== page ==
Gavin: Focusing on Provo, what do you think of the underground culture starting to come into its own? Specifically what is (or was) building around the Avenue.
Maht: There are a lot of passionate young people in Provo, and that's really what the scene has always been built on. F Stop Café (250 N Univ.), and Rooster Noodle Bar (163 N Univ.) just opened, and a couple indie shops are opening at the Provo Towne Square this fall, so it looks like some cool stuff is still happening. It'd be nice to see more people continue to open cool indie businesses, and contribute to the young but growing scene.
Gavin: Being a local business owner, what's it like for you in this current economy?
Maht: It's a tad difficult right now, but we think businesses like ours just need to become a bit more nimble to survive.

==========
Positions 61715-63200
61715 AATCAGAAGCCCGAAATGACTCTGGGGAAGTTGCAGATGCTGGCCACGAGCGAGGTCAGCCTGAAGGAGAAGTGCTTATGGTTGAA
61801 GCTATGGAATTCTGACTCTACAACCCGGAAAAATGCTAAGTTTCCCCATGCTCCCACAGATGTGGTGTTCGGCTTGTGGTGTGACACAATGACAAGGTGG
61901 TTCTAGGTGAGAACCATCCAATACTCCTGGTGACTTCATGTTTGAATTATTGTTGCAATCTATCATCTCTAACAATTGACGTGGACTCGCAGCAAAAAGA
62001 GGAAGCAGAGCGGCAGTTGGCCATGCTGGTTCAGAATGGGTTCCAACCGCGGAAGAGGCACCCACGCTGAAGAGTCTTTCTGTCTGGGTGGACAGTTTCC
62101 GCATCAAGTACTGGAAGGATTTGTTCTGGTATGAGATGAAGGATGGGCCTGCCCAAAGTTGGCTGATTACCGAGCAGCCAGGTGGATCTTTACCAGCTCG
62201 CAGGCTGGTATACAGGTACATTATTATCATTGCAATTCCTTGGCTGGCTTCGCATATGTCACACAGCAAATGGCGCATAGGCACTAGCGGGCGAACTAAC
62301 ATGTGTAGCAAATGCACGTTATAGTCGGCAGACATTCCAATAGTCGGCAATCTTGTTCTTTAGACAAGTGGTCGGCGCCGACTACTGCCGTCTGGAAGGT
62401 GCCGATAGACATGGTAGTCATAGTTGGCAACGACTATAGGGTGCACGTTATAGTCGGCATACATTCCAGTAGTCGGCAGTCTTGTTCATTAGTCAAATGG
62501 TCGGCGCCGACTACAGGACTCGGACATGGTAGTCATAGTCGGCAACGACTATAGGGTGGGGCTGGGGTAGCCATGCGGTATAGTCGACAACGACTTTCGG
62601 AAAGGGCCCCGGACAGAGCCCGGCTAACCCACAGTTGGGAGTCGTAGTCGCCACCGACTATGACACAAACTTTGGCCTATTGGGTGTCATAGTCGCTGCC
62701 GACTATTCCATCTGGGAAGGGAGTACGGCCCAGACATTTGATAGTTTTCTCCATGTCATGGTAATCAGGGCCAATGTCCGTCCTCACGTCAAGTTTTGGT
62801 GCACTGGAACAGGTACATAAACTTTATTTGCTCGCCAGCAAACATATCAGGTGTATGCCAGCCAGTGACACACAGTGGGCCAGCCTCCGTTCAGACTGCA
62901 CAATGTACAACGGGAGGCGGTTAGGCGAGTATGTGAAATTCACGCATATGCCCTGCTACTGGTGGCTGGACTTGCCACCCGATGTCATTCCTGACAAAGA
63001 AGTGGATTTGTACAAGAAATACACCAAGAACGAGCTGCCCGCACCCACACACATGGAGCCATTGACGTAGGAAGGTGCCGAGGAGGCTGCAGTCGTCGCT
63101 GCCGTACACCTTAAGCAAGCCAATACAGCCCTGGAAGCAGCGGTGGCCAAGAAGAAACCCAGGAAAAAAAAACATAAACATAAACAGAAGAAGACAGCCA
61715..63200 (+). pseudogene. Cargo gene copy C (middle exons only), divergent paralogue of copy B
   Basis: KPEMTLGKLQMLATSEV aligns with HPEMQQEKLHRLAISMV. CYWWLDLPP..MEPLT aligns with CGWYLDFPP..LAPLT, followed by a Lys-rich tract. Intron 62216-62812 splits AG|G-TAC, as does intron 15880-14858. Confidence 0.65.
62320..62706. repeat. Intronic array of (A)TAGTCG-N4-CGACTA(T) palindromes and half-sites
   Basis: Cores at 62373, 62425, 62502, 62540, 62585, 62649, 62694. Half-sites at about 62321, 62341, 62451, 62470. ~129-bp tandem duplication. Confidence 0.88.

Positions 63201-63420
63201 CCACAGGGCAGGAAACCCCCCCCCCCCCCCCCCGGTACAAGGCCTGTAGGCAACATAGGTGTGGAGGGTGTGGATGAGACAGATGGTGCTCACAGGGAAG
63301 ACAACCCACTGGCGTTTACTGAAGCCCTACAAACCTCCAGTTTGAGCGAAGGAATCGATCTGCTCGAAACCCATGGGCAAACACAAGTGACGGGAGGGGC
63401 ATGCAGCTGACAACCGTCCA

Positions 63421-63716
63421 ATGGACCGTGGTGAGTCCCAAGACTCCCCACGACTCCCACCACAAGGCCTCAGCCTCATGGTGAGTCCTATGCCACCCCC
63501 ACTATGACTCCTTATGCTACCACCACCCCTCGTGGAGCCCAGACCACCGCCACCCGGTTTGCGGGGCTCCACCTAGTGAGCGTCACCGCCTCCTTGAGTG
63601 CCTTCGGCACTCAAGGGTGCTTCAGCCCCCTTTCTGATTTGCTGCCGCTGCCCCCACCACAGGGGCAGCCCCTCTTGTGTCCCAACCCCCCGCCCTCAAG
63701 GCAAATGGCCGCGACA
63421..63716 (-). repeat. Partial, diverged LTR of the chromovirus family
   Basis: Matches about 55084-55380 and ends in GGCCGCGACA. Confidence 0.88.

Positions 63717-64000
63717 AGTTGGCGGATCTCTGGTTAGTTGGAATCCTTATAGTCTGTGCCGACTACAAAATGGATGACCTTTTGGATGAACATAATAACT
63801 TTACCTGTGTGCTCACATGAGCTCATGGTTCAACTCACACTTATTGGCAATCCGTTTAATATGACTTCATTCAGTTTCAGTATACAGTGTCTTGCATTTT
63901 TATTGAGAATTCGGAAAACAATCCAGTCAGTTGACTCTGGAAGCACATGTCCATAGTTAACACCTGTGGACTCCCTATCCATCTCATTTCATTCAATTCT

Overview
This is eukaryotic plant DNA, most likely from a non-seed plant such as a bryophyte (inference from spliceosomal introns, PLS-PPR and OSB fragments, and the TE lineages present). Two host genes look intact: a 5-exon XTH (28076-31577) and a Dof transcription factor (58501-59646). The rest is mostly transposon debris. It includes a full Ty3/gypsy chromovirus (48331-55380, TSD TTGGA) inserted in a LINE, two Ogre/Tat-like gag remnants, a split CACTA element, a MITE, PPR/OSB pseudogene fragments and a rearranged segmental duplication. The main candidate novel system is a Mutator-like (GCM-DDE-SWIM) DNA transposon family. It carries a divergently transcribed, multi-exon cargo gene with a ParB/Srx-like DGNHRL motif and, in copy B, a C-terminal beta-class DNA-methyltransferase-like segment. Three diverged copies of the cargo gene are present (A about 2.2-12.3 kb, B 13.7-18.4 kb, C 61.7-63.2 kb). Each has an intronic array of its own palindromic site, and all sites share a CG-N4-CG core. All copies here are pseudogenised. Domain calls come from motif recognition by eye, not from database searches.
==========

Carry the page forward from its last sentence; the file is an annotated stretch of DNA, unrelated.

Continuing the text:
Gavin: What can we expect from all of you and the shop the rest of the year?
Maht: Well actually, we are planning a move North this fall which we are really excited about. We are in the beginning stages of finding a suitable space for Coal Umbrella. Liz and I will also be recording and performing with Mathematics Et Cetera throughout the rest of the year.
Gavin: Is there anything you'd like to plug or promote?
Maht: Sinkane, is the musical project of our friend Ahmed Gallab who I grew up/played music in Provo with. He has also played in Caribou, Of Montreal, Born Ruffians, and is now recording/touring with Yeasayer. He has three great records that are well worth checking out. Also, check him out wearing some hawt Coal Umbrella leather here.